Mbs course Outline 13-14 (Updated on November 28, 2013) Centre of Buddhist Studies


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The lecturer will make further announcement in class if there is special class schedule in the 2nd semester.

Essays (two submissions): 30 %
Examination: 60 %
Attendance: 10 %
1. A P Buddhadatta Maha Thera, The New Pali Course – Parts I, II, Buddhist Cultural Centre, 1997

(Please try to order the book from the online bookshop of the Buddhist Cultural Centre:

http://www.buddhistcc.net/bookshop/book_info.asp?bid=636 )
2. Ven. Prof. Kakkapalliye Anuruddha, A Guide to the Study of Pali: The Language of Theravada Buddhism, Centre of Buddhist Studies, HKU, 2010
3. Lily de Silva, Pali Primer, Vipassana Research Institute, 1994
Course details and assessment methods to be confirmed by the teacher.


Basic Tibetan

Dr. G.T. Halkias

Tel: 3917-2846

Email: halkias@hku.hk

Schedule: 2nd Semester; Thursday 6:30 – 9:30 p.m.

Class Venue: CPD-1.24, 1/F, Centennial Campus
Course Description

The purpose of this course is to provide a working knowledge of Tibetan grammar and an ability to read the standard Tibetan texts. The major emphasis will be on the study of Buddhist texts preserved in the Tibetan Tripitaka. The course will begin with grammatical exercises and guidance for students to read simple Tibetan texts.

Mid-term and final exams (80%)

In class and weekly homework (20%)

Course Outline
Lecture 1: Introduction to Tibetan Language. The Thirty Letters of the Alphabet. The Vowel Signs. Superfixed and Subfixed Letters. Punctuation.

Lecture 2: General Introduction to the Linguistic Structure of Tibetan. Word Order. Nominal Particles. Special Functions of Nominal Particles.

Lecture 3: Demonstrative Pronouns. Final Particles – Statements, Questions and Commands.

Lecture 4: Introduction to Case Particles. Genitive Particles. Plural Particles.

Lecture 5: Instrumental Particles. Emphatic Particle.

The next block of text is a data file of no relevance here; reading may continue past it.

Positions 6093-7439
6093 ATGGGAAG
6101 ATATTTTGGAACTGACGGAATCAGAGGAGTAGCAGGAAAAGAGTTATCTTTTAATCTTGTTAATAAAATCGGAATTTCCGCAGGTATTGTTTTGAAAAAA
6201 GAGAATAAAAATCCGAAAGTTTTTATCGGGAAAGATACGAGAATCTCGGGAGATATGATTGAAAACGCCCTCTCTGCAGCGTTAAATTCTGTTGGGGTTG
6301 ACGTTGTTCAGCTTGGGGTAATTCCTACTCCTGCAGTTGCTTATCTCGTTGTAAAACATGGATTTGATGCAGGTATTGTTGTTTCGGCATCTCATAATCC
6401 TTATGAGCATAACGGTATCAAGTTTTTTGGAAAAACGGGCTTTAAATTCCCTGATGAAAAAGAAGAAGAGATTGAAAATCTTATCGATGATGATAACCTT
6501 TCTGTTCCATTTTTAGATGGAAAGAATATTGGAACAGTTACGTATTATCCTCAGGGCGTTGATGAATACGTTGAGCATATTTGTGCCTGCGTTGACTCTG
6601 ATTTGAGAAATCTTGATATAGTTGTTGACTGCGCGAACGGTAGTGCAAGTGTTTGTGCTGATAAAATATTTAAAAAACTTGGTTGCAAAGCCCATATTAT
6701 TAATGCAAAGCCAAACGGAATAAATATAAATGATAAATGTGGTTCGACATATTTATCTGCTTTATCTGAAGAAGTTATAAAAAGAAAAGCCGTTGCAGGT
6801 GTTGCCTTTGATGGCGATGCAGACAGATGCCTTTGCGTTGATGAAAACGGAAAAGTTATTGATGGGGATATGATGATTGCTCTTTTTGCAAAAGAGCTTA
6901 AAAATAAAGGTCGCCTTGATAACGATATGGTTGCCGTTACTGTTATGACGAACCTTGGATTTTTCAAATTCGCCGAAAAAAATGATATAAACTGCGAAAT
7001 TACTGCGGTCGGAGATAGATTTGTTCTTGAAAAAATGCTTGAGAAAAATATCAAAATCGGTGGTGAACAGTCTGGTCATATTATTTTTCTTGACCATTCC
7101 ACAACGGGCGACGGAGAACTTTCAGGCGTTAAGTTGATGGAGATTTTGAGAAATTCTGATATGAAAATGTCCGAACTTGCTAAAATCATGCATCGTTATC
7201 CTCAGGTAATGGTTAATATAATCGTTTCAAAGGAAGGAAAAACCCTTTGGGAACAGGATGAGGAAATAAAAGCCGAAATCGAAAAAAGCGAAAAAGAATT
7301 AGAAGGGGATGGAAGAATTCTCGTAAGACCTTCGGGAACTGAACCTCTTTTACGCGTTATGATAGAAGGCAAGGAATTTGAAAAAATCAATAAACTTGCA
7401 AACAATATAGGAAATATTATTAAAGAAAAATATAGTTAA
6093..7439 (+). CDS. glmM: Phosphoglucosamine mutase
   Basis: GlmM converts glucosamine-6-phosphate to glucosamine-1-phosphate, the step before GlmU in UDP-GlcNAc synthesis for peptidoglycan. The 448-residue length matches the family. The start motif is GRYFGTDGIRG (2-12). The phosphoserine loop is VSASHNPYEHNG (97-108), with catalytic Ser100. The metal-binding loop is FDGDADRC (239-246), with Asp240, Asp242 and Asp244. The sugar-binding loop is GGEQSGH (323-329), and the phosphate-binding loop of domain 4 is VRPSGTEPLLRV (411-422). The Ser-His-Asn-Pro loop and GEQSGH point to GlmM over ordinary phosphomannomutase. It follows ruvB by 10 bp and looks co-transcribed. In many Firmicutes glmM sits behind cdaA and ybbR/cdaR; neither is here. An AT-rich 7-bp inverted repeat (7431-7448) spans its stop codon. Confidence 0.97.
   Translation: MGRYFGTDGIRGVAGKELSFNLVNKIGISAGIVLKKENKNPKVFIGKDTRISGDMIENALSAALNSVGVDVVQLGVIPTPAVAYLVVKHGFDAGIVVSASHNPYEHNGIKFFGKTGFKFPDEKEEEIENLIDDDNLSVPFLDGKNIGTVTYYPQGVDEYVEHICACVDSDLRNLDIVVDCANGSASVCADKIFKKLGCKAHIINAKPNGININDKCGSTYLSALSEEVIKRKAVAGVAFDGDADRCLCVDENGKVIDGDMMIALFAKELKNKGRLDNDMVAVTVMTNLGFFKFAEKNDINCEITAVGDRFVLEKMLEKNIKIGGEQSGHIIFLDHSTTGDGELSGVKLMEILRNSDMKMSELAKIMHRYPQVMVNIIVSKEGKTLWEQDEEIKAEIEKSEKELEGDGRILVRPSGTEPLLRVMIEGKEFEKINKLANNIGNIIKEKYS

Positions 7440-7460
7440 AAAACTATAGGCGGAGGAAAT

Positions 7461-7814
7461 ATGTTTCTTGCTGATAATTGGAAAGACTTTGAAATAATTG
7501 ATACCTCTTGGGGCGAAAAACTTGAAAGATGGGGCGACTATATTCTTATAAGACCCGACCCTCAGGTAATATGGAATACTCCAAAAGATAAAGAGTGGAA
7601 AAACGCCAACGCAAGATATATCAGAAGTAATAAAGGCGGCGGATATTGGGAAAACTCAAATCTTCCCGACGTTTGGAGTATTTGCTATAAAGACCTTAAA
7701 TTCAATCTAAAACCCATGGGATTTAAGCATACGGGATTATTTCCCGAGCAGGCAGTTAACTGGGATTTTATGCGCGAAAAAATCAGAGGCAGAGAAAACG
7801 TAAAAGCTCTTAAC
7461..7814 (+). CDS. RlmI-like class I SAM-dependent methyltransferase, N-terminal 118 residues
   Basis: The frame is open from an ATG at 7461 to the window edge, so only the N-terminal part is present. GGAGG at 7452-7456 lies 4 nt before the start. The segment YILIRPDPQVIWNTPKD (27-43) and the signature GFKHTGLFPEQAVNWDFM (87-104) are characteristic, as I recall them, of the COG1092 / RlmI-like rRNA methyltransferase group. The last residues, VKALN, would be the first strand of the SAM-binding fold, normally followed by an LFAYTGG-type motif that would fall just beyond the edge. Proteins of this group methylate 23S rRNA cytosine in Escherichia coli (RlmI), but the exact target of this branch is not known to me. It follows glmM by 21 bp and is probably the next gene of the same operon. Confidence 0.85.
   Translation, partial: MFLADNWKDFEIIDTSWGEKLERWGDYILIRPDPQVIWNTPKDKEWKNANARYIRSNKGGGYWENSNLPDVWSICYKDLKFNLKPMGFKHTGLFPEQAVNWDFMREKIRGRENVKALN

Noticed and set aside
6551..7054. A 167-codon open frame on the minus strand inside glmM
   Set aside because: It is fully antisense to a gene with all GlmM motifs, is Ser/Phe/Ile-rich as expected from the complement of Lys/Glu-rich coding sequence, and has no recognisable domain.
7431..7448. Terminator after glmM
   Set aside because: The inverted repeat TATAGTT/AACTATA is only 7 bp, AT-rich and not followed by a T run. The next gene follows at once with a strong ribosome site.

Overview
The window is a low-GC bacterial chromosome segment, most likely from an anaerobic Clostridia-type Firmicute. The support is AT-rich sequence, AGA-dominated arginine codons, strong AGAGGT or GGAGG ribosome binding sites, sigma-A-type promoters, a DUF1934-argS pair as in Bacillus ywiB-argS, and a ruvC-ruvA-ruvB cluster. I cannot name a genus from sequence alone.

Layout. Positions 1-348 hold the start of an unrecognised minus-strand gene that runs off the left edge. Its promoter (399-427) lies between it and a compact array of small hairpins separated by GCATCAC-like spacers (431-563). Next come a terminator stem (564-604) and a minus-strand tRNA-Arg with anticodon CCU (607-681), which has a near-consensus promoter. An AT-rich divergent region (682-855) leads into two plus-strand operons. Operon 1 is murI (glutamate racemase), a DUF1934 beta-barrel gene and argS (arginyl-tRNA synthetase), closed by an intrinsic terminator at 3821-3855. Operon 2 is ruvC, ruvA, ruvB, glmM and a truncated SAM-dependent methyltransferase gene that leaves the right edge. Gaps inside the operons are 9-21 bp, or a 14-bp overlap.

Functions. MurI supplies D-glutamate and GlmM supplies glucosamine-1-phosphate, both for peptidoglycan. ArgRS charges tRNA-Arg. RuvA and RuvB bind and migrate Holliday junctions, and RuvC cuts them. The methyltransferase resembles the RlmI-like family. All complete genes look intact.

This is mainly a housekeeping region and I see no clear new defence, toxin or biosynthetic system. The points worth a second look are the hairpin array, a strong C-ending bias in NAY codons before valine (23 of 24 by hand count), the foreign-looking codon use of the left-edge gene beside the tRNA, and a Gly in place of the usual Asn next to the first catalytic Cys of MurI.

Lecture 6: Direct and Indirect Objects of Verbs. The oblique particle. Vocative case.

Lecture 7: The Verb. The Use of Verbal Stems and negation.

Lecture 8: Locative, conjunctive and concessive particles. The use of possessives.

Lecture 9: The ablative and prolative particles. Uses of las and nas and the semi final particle.

Lecture 10: Particles of general subordination and its uses. Modal adverbs and Sanskrit verbal prefixes.Use of Particles with verbs and verbal nouns. The coordinating particle.

Lecture 11: Pronouns: Personal. Interrogative, and relative. Indefinite particle and pronouns. Honorific and respectful forms.


Hodge, Stephen. 1993. An Introduction to Classical Tibetan. Aris & Phillips, Warminster, England.

Reference Sources

  1. Beyer, Stephen. 1992. The Classical Tibetan Language. NY: State University of New York Press.

  2. Jäschke, H. A. 2003. A Tibetan-English Dictionary. Reprint. NY: Dover Press.

  3. Jäschke, H. A. 1989. Tibetan Grammar. Reprint. Delhi: Sri Sat Guru Publications.

  4. Laufer, Berthold. 1918. “Origin of Tibetan Writing.” Journal of American Oriental Society, Vol. 38: 34-46.

  5. Van der Kujip, Leonard. 1996. “The Tibetan Script and Derivatives.” In The World’s Writing Systems, eds. P. Daniels and W. Bright, Oxford: Oxford University Press, 431-441.

  6. Wilson, Joe B. 1992. Translating Buddhism from Tibetan: An Introduction to the Tibetan Literary Language and the Translation of Buddhist Texts from Tibetan. Ithaca: Snow Lion Publications.

  7. Wylie, Turrell. 1959. “A Standard System of Tibetan Transcription.” Harvard Journal of Asiatic Studies, Vol. 22: 261-267.

Online Resources

  1. Online Tibetan-English Dictionary (The Tibetan and Himalayan Library): http://www.thlib.org/reference/dictionaries/tibetan-dictionary/translate.php